Two weeks ago, I shared an update about my marathon training and asked for your support. Including gift aid, we've now raised £7,568.75! I have been overwhelmed by the enthusiasm and support you’ve all shown me – not just in helping me to reach my fundraising target, but also all the lovely messages you’ve sent too.
On Tuesday – less than three weeks after the draft version came in for severe criticism from no less than three cross-party committees – the Home Office published its Investigatory Powers Bill.
In an accompanying statement, Theresa May said she was “pleased to say that the revised Bill, along with the supporting material that we are publishing alongside it, give effect to the vast majority of the recommendations made by the three Committees”.
Another week, another depressing reminder of the desperate state of the UK’s immigration detention estate. Tuesday’s report by HM Chief Inspector of Prisons (HMIP) on Harmondsworth Immigration Removal Centre makes for disturbing reading.
The past week has seen a frenzied focus on our continued membership of the EU, with countless column inches and political interventions devoted to competing arguments on security, the economy and national sovereignty. Aside from weighty matters of the national interest, a side-show of party infighting, mud-slinging and personal revelations has provided drama and intrigue of (soap-)operatic proportions.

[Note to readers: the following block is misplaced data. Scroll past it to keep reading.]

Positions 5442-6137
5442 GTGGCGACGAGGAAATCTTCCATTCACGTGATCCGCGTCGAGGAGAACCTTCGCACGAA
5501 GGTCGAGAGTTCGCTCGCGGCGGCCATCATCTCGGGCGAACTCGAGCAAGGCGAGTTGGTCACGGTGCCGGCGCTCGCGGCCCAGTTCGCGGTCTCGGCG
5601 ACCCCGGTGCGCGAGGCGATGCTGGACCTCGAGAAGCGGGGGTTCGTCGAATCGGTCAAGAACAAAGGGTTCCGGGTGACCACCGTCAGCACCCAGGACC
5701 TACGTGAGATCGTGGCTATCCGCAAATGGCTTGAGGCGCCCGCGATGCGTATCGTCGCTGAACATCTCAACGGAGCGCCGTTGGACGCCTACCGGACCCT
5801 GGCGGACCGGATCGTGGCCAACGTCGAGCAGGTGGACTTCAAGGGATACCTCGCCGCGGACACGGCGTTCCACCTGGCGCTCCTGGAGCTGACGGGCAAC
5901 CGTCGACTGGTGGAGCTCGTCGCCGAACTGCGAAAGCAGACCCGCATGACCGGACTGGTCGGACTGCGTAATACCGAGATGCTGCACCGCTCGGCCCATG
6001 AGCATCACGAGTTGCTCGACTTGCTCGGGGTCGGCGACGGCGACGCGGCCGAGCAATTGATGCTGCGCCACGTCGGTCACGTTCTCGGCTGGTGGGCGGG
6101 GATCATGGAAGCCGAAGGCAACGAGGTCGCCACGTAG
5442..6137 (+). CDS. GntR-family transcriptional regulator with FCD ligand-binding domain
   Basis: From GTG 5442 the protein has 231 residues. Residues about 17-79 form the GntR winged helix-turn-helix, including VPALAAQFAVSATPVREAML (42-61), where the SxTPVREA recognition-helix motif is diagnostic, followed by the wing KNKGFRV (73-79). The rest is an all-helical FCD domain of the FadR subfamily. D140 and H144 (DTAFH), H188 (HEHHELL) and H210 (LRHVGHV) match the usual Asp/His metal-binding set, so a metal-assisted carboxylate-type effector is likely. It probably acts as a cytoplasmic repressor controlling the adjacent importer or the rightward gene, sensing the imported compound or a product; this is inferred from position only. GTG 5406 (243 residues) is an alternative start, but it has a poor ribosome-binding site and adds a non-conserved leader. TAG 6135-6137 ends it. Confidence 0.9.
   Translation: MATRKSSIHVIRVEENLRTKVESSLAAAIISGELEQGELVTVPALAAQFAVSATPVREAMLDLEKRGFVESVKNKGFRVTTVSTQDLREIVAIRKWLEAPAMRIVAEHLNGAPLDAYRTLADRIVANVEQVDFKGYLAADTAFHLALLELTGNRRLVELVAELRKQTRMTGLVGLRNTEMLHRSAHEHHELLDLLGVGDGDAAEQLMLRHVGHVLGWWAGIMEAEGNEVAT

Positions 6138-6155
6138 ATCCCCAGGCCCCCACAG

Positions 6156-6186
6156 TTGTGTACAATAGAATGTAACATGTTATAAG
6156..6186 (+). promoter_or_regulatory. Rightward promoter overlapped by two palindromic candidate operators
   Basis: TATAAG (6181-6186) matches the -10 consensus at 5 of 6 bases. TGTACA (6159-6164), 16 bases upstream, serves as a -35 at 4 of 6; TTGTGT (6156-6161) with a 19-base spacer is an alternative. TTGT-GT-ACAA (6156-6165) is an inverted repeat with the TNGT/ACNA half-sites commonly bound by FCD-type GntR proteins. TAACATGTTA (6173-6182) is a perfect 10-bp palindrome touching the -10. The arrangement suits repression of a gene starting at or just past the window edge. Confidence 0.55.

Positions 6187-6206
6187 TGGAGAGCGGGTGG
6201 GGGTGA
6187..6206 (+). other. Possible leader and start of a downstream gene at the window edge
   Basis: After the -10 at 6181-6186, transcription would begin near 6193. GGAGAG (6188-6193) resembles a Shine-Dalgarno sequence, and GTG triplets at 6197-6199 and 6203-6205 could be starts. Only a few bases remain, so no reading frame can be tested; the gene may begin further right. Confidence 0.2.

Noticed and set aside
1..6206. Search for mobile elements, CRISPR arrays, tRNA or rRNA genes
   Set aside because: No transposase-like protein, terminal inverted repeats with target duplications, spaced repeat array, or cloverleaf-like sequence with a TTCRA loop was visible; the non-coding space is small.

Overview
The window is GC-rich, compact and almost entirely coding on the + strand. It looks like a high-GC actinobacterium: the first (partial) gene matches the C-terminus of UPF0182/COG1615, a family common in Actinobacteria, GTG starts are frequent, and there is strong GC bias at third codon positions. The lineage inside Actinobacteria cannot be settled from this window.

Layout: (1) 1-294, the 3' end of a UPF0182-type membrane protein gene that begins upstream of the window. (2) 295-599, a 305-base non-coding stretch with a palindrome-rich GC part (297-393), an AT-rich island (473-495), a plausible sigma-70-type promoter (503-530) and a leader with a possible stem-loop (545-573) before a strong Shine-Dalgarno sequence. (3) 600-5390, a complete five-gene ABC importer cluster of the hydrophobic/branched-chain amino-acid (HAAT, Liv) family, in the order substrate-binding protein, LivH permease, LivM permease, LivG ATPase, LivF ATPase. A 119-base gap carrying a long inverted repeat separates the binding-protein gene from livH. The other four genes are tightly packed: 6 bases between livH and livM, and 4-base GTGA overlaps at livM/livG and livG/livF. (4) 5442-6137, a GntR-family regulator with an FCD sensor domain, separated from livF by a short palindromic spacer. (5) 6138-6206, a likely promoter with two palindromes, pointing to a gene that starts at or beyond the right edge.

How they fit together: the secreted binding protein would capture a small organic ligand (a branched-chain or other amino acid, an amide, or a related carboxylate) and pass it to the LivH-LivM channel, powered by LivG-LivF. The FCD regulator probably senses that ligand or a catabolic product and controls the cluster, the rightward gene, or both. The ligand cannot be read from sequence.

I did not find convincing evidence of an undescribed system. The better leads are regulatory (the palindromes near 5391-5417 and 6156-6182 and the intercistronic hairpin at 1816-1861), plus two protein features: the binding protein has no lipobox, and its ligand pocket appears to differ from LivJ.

The Draft Investigatory Powers Bill – the Government’s new surveillance law – is currently going through Parliament – and has just received huge criticism from every committee to scrutinise it. The Bill is a once-in-a-generation chance to shape our spying laws for the better. But as it stands, it risks both our freedom and our safety.
Liberty is calling for a re-draft and the inclusion of strong safeguards in the Government’s Draft Investigatory Powers Bill. Our Eight-Point Plan lays out clear, practical ways we can guarantee surveillance is conducted in a necessary, proportionate and accountable way.
It’s vital the final Bill includes measures to improve transparency and redress mechanisms for people who’ve been spied on. These safeguards would provide much needed accountability for the use of intrusive surveillance powers by public bodies.
I nearly fell over last night. It had been a good day until the pavement suddenly shifted beneath me. Rhythm shot, balance failing, I was going over. My life flashed before my eyes – all the pain, the tiredness, more kale than any person should ever have to eat. Twelve miles from home I’d have to catch the night bus back with a bloody nose. How humiliating.
But just as all seemed lost, those handy reflexes kicked in, my legs readjusted, and I stumbled back to form. No time to dwell on it; I know it’ll get much worse. This is my life now – Emma Finch: marathon trainee.
The 300-page Draft Investigatory Powers Bill is so filled with technical jargon that the Parliamentary Science and Technology Committee labelled it “confusing”. Here, we break down the language barrier that shields this crucial piece of legislation from much-needed public scrutiny.
As workers up and down the country use trade union week to celebrate the vital contribution unions and their members have made to the development of fair and safe workplaces and practices in our country, the Government’s Trade Union Bill finds itself mired in ever more controversy on an almost daily basis.